Ecology Class Presents Final Projects


A trifold board depicts the design for a wetland and the research behind it. This project was done by 5 Community High School students in their Ecology class; Mary DeBona, Chrysanthe Patselas, KT Meono, Megan Syer, and Grace Jensen. “I was really looking for, like the groups that are going to get the highest grades are the groups that put the most thought into it, like in terms of research like if their goal was to provide habitat for endangered species for example, what research did they do, are they native species, does it make sense, they depth of research and that thought that goes into it, so thoughtful realistic plans,” Courtney Kiley said.

On Tuesday, Jan. 24 at eight in the morning, a room full of high school students sit listening to Courtney Kiley, a science teacher at Community High School in Ann Arbor Michigan, start class.

Today is their final, where they will be presenting the projects they’ve been working on for 2 weeks. This project, worth a large portion of their grades is to redesign the vacant DTE site located next to the Huron River and Broadway bridge into a fully functioning wetland. “Our ecology class was finishing our wetlands unit, so we were studying how wetlands function and how you can replace wetlands once they’re lost, which they have been in Michigan,” Kiley said. The DTE site was heavily polluted in the past due to the presence of a manufactured gas plant built in 1900.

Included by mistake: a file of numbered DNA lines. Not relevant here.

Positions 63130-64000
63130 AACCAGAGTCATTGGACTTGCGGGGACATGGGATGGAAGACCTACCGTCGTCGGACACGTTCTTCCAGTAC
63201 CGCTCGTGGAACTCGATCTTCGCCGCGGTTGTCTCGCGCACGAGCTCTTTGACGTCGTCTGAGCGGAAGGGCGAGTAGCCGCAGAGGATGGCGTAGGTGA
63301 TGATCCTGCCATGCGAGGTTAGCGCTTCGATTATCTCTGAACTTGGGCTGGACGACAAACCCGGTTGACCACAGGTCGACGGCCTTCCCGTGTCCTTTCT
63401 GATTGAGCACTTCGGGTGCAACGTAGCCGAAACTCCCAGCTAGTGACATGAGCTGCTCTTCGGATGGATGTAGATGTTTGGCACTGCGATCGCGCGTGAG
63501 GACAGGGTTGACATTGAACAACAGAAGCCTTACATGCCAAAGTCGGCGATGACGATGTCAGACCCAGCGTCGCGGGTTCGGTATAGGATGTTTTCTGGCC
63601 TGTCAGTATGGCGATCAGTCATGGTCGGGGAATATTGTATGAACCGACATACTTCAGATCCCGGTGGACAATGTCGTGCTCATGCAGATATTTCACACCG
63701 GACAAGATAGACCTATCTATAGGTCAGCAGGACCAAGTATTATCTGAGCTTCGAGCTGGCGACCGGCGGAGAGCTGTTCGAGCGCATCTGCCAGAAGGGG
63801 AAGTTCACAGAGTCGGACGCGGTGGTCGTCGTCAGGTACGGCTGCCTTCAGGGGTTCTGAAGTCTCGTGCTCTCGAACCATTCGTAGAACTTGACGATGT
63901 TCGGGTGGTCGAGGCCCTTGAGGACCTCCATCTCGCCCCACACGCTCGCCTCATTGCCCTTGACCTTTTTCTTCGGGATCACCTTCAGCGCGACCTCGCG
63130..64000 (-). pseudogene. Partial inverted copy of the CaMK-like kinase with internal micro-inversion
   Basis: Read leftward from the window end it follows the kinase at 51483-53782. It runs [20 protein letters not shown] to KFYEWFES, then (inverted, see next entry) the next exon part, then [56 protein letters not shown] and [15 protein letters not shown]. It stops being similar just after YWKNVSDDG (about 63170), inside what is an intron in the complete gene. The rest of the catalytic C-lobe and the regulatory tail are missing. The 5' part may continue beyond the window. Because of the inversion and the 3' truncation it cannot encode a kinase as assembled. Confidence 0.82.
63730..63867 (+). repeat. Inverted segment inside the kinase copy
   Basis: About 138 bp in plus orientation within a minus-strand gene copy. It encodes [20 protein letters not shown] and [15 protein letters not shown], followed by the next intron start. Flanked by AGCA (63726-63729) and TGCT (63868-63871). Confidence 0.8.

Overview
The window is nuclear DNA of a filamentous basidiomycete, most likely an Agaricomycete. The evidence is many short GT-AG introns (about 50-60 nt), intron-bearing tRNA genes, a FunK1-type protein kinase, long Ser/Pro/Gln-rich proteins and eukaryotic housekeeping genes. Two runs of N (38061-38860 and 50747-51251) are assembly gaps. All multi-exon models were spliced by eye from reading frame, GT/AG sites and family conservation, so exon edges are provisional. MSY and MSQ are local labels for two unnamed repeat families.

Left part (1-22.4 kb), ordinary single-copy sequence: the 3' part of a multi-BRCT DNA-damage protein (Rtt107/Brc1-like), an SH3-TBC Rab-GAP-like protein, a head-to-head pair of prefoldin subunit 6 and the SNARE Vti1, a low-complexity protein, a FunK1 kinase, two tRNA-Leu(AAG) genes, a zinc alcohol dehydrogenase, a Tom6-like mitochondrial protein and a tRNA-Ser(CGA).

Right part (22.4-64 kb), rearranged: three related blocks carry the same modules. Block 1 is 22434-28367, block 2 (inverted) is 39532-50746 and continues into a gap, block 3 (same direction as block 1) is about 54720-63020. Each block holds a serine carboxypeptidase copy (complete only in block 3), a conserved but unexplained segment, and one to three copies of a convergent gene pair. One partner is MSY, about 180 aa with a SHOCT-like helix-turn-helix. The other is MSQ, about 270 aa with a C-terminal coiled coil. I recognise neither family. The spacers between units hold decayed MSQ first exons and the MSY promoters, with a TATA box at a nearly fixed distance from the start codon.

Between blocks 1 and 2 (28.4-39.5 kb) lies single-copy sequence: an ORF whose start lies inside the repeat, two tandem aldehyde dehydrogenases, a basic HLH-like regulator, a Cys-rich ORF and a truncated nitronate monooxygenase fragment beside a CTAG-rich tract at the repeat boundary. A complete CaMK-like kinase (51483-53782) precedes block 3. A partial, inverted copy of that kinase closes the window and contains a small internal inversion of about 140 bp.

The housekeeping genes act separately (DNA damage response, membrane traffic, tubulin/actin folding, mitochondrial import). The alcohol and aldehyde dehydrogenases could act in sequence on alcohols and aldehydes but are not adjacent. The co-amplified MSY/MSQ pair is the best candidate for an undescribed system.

“The class had to come up with a way of creating a wetland in that area that had a goal of being a recreational place and educational place for people in the Ann Arbor area,” Kiley said. “But then an additional goal like habitat for a species, water flood control, or contaminate removal, so that is what the project focused on and then the students presented their plans in front of the class, discussing their goals for the site and how outside factors influenced the wetland, how their wetland would function. [For example] how water would move through the site and how it would function to the specific goals they have.”

This project challenged students by making them draw on their knowledge of the city of Ann Arbor as well as everything they’ve learned about wetlands for their time in ecology class. Despite the challenge, however, Kiley is always impressed by what the students do with this project. “Every year I’m blown away by how creative kids are and it’s just uplifting to see, it’s one of my favorite days.”

And Kiley isn’t the only one amazed by the students’ accomplishments. At Science, Letters, and Arts night where the different departments display the projects students have done throughout the year and parents and guests can come see them. “In the future, at Science, Arts, and Letters night we put these projects up and then landscape architects from town who probably one day really are going to be developing the site are looking at these designs and they’re pretty impressed,” Kiley said.